When buying an intelligent TV, one of the first decisions to make is to choose between LCD technology with LED backlighting and OLED technology. In general, LCD panel televisions are cheaper and have a longer lifespan, while OLED televisions usually offer better picture quality.
LCD with OLED LED Backlight
Technology This is the longest-established technology on the market. Most of the televisions available on the market have been manufactured with LCD panels. It is the latest technology.
It uses a back up system at the back of the panel, so it is not possible to turn a pixel on or off individually. It does not use back-power systems at the rear. It allows each pixel to be switched on and off independently.
Contrast The level of contrast they offer is lower than that of OLED models. It offers a purer, more realistic black, resulting in better contrast and much brighter colors.
Ghosting May present what is known as the ghosting effect. No ghosting effect and no residual background lights. It allows you to enjoy a perfect image from any angle of view.
Possible problems Does not present the problem of the image “burned” in the background. You can use it to play video games or as a computer monitor. It has the problem of background image retention. Although it seems that the new models are quite resolving this defect. In any case, it’s not worth using them as computer monitors or to play with consoles.
Life cycle Its life cycle is much longer. It’s ideal if you keep your TV on for many hours a day. The life cycle of OLED-based TVs is rather shorter than those using LCD technology.
SMARTV HDR EXPLAINED
The HDR (High Dynamic Range) of a screen is the difference between the brightest and darkest areas. Without a doubt, it has been a fashionable word since the appearance of 4K resolution a few years ago, as it can make a considerable difference in realism and image quality.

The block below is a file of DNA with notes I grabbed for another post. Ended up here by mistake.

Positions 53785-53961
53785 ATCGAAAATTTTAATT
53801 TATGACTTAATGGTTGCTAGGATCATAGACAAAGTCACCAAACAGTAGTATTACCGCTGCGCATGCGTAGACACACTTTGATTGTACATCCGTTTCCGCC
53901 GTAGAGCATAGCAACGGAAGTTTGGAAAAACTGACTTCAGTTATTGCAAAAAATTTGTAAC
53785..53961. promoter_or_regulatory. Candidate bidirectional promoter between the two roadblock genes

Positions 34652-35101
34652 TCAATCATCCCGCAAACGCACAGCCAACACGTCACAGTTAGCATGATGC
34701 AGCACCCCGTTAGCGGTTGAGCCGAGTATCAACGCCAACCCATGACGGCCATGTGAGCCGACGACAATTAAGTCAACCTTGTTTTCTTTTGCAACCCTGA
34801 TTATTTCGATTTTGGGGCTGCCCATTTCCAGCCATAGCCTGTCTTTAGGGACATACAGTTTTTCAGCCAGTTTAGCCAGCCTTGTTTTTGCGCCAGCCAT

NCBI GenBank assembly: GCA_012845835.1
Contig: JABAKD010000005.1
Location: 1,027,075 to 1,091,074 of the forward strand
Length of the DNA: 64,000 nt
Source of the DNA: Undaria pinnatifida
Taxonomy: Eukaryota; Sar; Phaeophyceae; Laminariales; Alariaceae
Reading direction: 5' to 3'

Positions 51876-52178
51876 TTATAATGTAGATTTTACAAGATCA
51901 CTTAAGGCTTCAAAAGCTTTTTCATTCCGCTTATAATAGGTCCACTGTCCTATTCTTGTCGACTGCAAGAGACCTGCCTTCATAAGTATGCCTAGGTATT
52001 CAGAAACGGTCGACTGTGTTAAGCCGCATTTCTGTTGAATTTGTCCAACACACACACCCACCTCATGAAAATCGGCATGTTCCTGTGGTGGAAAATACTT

In general, if you plan to buy a smart, low-end TV, you don’t have to worry about HDR. But if you opt for a mid-range or high-end device, you’ll need to make sure the screen is HDR-compatible. This will give you more contrast between the darker and more vibrant colours.
What is HDR? And what is it for?
HDR, which stands for High Dynamic Range, is a technology developed a few years ago that focuses on image optimization. The human eye observes in QDH with a very high resolution, but the images that appear on a screen may not be the same thing. HDR, whether automatic or manual, makes no difference: where active, it presents the image with a greater contrast between dark and light colours. This may seem trivial, but for the purposes of correct vision the improvement is incredible, especially on the latest generation of screens. The ability of the HDR to adapt to situations and even be able to adjust contrasts automatically is as spectacular as you want, spanking above the standard image to which we are accustomed.
So, what is HDR? And what is the HDR for? Easy: The High Dynamic Range was developed to meet the needs of companies who wanted to create more and more high-performance televisions, and closer to what the human eye can create. Of course, this technology is best applied to large screens. HDR is at its best on a very large surface, as opposed to screens below 32 inches whose result would be imperceptible.
How does HDR work in everyday life?
Imagine a panel, of any size. Whatever technology it is, IPS, AMOLED or OLED, all the screens on the market have pixels and especially a backlight. The lighting of a screen allows the screen itself to make the images bright and sharp in every situation. But it happens that in some cases the brightness is not enough to return a perfect image, and here comes into play the HDR. The panel is able, through its inputs derived from the control board, to attenuate its light in the moments of external light of the images, and to intensify its light in moments of complete darkness. Where this is not enough, HDR comes into play.